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Fuel Company Issues Diesel Shortage Warning For East Coast

Without Government Action, a Diesel Emergency Threatens to Spike Inflation Even Further

A major fuel company has issued a warning about diesel supply on the east coast.

Mansfield Energy says that the supply constraints are attributable to market conditions and tight inventories.

“Poor pipeline shipping economics and historically low diesel inventories are combining to cause shortages in various markets throughout the Southeast,” the company explained in a statement. “These have been occurring sporadically, with areas like Tennessee seeing particularly acute challenges.”

The warning came as the U.S. Energy Information Administration said that the country has only a 25-day supply of diesel left, the lowest level since 2008. Mansfield says that conditions are “rapidly devolving” and have moved to a heightened state of crisis preparedness to address market volatility. As part of the change, the company now requests 72-hour notice for delivery to ensure fuel and freight can be secured at market-acceptable prices.

“In many areas, actual fuel prices are currently 30-80 cents higher than the posted market average, because supply is tight. Usually the ‘low rack’ posters can sell many loads of fuel before running out of supply; now, they only have one or two loads,” the company stated. “That means fuel suppliers have to pull from higher cost options, at a time when low-high spreads are much wider than normal. At times, carriers are having to visit multiple terminals to find supply, which delays deliveries and strains local trucking capacity.”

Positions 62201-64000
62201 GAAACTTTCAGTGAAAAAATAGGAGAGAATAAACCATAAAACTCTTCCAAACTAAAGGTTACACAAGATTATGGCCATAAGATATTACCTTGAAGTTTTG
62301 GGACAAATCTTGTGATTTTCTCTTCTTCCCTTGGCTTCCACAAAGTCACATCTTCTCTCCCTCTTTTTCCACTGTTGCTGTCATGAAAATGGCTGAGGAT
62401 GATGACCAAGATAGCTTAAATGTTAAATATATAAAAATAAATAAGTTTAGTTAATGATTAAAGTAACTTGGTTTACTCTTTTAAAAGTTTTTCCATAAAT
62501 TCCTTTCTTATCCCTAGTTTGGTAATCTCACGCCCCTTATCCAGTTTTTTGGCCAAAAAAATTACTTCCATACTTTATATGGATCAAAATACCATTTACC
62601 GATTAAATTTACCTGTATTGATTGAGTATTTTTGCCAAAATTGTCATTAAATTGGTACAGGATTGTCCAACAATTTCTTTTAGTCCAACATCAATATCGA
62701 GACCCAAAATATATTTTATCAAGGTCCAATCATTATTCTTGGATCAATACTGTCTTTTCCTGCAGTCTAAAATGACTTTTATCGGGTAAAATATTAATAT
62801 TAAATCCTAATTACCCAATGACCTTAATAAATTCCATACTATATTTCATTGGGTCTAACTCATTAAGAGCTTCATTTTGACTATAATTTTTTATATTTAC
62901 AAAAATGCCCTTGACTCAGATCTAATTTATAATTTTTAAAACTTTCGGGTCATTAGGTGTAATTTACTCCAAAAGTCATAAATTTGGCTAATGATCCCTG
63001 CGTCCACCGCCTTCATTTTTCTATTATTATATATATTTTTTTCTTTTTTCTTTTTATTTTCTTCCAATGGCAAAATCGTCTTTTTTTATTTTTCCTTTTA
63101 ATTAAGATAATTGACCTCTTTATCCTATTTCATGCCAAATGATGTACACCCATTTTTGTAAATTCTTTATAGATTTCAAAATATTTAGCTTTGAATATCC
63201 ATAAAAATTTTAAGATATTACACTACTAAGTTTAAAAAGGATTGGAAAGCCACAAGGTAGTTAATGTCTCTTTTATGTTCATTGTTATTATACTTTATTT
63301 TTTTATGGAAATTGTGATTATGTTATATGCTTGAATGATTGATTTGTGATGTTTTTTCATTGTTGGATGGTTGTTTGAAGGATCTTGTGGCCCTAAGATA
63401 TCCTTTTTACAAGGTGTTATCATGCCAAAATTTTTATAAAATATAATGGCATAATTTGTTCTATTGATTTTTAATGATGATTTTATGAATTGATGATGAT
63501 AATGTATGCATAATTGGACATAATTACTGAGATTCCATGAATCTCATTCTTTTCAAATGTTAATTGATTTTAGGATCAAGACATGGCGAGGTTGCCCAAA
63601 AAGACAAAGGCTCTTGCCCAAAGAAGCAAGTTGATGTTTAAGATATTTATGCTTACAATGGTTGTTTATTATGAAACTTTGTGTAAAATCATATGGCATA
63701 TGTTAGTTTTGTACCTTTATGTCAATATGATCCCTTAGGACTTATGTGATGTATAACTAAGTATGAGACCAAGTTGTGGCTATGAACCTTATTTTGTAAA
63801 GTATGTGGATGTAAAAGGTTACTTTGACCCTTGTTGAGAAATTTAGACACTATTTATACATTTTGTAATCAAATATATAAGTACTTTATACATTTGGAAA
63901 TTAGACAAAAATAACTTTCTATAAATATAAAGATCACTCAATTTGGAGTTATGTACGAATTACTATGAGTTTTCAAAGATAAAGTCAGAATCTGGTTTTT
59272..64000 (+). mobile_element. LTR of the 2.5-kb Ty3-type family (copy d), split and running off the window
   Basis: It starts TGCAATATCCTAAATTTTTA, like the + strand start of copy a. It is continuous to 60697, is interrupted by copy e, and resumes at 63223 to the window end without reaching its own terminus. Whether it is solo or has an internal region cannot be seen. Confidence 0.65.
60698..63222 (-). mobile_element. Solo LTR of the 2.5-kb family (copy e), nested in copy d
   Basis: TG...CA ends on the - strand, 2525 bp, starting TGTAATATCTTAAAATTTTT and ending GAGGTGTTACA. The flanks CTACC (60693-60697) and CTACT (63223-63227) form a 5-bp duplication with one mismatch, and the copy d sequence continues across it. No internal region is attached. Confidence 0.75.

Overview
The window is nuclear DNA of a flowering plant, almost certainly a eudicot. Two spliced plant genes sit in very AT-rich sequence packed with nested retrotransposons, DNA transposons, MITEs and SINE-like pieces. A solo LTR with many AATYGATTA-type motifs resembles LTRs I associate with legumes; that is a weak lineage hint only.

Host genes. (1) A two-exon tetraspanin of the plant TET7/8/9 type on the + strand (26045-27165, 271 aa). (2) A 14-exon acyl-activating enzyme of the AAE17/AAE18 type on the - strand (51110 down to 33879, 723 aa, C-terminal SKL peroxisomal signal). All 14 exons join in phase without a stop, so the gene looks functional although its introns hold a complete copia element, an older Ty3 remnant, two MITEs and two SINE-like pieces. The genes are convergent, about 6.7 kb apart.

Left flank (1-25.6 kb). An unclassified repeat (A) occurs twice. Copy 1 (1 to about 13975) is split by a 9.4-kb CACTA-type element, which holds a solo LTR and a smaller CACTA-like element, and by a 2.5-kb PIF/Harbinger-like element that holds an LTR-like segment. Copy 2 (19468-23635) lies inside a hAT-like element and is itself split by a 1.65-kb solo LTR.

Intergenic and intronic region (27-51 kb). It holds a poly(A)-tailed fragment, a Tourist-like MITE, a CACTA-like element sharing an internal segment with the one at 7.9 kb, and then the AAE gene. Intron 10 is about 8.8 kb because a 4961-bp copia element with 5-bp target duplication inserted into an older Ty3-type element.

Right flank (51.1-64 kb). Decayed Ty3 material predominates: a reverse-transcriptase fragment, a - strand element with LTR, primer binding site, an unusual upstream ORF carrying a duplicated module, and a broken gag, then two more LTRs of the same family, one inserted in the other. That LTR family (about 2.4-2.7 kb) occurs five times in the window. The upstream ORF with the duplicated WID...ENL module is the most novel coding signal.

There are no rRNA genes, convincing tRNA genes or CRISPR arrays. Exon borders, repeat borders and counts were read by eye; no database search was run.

Diesel availability is crucial to the U.S. supply chain, as most goods and services are not produced locally and need to be delivered to cities by trucks, whose engines run on diesel.

A major shortage would mean those deliveries can’t make it to consumers, potentially impacting how much gasoline is available, how much food is on the shelves, and other industries or commodities that are not self-sourced by local communities.

“Diesel markets operate on a ‘just-in-time’ basis – pipeline shipments arrive every few days, bringing enough supply to meet local demand in local markets such as Birmingham or Richmond,” Mansfield said in a separate statement. “But a disruption forces markets to turn to inventory. US diesel markets tend to be comfortable and liquid when inventories are around 35-40 days; 30 days of supply begins to get tight. At 25 days of supply, there’s critically low fuel available when a crisis hits.

The company explained that the east cost is currently in focus because it relies on only two pipelines and is supplied by Gulf Coast refiners that can “easily re-route supplies to other countries at the right price.”

Fifty million barrels of diesel is usually what the east coast would have in storage. But, this year the east coast has less than 25 million barrels on hand. So, when bulk traders “go to pull their inventories, they may not find much left in the tank,” Mansfield says.

If the diesel industry continues to be depleted without government action, the impact on the transportation sector may cause inflation to spike even further than the 40-year-highs the U.S. has seen for most of 2022.

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